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Stoves???


Adventure Stu
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Adventure Stu

Hi, I am new to backpacking and will need to get a stove soon ready for my summer trips. I was looknig at an MSR Whisper but when I went to my local outdoor store they suggested a Jetboil. I am now confused :confused:.

Suggestions please :D:D

Stu

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Aaron Zagrodnick

Hey Stu, a lot of people have had good success with Jetboil stoves. Personally, I like the Soto WindMaster canister stove for most trips, here's a review:

http://www.trailgroove.com/issue8.html?autoflip=59

Ted had a great breakdown of your basic stove types with some suggestions in Issue 18 as well:

http://www.trailgroove.com/issue18.html?autoflip=11

Let us know how it works out!

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I use a pocket rocket for most trips in the summer. When it gets colder, I go to a whisperlite due to not wanting to have issues with fuel cell pressure.

The pocket rocket, canister stabilization stand, foldable spoon and fork, mini bic, and 4 oz fuel cell fit into a gsi halulite 1.1 boiler. This is my entire cook kit. nice package.

I boil water for oatmeal and coffee in the am, coffee at lunch, and water for tea and a mountain house (2c) at night. at this rate, I get more than 4 full days on one canister (probably could do 6+, but have not tried that yet)

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Hi, I am new to backpacking and will need to get a stove soon ready for my summer trips. I was looknig at an MSR Whisper but when I went to my local outdoor store they suggested a Jetboil. I am now confused :confused:.

Suggestions please :D:D

Stu

Would you like to be more confused? I used a Jetboil all last summer. I also have a Pocket Rocket. The Jetboil is much faster for boiling water. I don't really like canister stoves - Always a problem with ending a trip with a partially filled canister.

I also have 3 alcohol stoves and a Solo wood burning stove. My favorite is the Solo stove. I hike in the Midwest and Northeast so there is always fuel for the wood burner. Every type of stove has problems. Canister stove re much easier for beginners and they do have a shutoff which I required in many places.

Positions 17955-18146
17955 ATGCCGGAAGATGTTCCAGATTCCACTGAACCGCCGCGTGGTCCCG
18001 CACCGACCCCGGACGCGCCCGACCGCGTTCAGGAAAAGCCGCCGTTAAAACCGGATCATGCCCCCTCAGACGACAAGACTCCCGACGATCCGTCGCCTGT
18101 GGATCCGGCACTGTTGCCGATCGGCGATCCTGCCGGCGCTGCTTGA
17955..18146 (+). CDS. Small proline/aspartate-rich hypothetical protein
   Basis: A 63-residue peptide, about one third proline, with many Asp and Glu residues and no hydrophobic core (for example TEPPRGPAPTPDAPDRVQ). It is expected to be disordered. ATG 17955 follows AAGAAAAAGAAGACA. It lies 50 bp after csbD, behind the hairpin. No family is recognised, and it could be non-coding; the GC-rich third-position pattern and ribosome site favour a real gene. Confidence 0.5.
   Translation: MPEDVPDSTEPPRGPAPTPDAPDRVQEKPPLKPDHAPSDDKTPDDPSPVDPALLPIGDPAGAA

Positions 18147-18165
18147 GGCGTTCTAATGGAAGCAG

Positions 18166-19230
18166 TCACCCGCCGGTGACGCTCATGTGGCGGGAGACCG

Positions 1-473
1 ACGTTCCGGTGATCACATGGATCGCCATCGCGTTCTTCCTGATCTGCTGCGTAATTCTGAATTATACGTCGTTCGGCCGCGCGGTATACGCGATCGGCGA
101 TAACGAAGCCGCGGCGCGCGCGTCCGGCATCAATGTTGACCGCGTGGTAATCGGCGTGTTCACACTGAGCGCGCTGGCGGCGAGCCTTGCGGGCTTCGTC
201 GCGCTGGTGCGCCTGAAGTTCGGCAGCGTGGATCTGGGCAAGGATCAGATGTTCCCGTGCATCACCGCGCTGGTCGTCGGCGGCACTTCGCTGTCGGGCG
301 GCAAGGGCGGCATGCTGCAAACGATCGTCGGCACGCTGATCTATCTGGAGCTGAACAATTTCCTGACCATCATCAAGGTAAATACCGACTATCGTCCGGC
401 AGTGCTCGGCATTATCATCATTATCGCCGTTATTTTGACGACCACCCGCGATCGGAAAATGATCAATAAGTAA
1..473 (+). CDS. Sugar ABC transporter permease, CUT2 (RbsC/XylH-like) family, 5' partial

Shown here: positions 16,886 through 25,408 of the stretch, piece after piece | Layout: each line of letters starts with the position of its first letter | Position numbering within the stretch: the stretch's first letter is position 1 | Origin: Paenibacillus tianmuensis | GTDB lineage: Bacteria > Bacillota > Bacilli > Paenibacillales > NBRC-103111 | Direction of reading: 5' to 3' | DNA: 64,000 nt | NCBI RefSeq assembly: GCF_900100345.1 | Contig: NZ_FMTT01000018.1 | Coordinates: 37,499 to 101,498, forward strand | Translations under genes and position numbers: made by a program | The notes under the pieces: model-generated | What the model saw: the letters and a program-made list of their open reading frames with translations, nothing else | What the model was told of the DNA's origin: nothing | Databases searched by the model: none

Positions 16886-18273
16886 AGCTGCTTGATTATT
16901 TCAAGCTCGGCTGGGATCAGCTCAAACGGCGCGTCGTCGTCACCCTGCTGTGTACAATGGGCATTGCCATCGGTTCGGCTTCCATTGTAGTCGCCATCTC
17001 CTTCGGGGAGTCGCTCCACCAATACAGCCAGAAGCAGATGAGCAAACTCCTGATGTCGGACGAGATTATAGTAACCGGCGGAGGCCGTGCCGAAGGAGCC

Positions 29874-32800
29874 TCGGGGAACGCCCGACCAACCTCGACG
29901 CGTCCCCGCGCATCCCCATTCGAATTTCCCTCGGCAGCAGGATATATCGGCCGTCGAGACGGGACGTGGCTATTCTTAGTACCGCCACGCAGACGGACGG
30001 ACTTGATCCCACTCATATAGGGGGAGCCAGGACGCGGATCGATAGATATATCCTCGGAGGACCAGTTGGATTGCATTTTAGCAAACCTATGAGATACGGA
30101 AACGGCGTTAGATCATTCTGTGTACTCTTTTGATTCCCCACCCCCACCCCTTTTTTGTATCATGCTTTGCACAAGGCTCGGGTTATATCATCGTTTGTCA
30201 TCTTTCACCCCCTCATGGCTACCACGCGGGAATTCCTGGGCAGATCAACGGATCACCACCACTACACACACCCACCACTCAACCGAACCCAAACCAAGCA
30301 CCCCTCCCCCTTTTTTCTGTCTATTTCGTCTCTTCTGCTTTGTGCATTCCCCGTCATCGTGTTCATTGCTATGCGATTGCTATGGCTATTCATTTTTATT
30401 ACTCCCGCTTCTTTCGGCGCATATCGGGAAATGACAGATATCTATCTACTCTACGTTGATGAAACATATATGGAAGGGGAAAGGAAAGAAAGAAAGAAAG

Ed

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I like all the info in this thread. Aaron - Thanks for those references in the magazine,

My Hubby and I just got an Emberlit but haven't tried it on a trip (just the backyard). I'm kinda nervous but we are thinking we can take a fuel cube thingy for backup if we get too much rain and have no dry wood for the Emberlit. Does that sound reasonable to everyone? We are going to Colorado this summer.

Also curious if the Emberlit and other wood-burning stoves are banned in areas that have a burn ban.

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I think the fuel cubes (Esbit is one brand) is very reasonable. I always take several when I use my Solo stove.

I read someplace that most western states require stoves to have shut off valve when they have a burning ban.

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I think the fuel cubes (Esbit is one brand) is very reasonable. I always take several when I use my Solo stove.

I read someplace that most western states require stoves to have shut off valve when they have a burning ban.

Thanks. That makes sense, in a high fire danger area. Appreciate the response!:)

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Stoves are certainly another place where one size doesn't fit all. My wife and I usually heat 1.5 to 2L of water for breakfast and dinner (which includes 2 cups for the canine dog food) and I still prefer a pressure fed liquid fuel stove. With the MSR Dragon Fly, I can easily get 6 days out of a 750 cc fuel bottle and 7 days if a little conservation is employed. I've just never developed a fondness for canisters.

And yes, I don't think the wood stoves can be used under burning bans and there are a few areas that have permanent burning bans-like East Rosebud Creek drainage in the Beartooth's.

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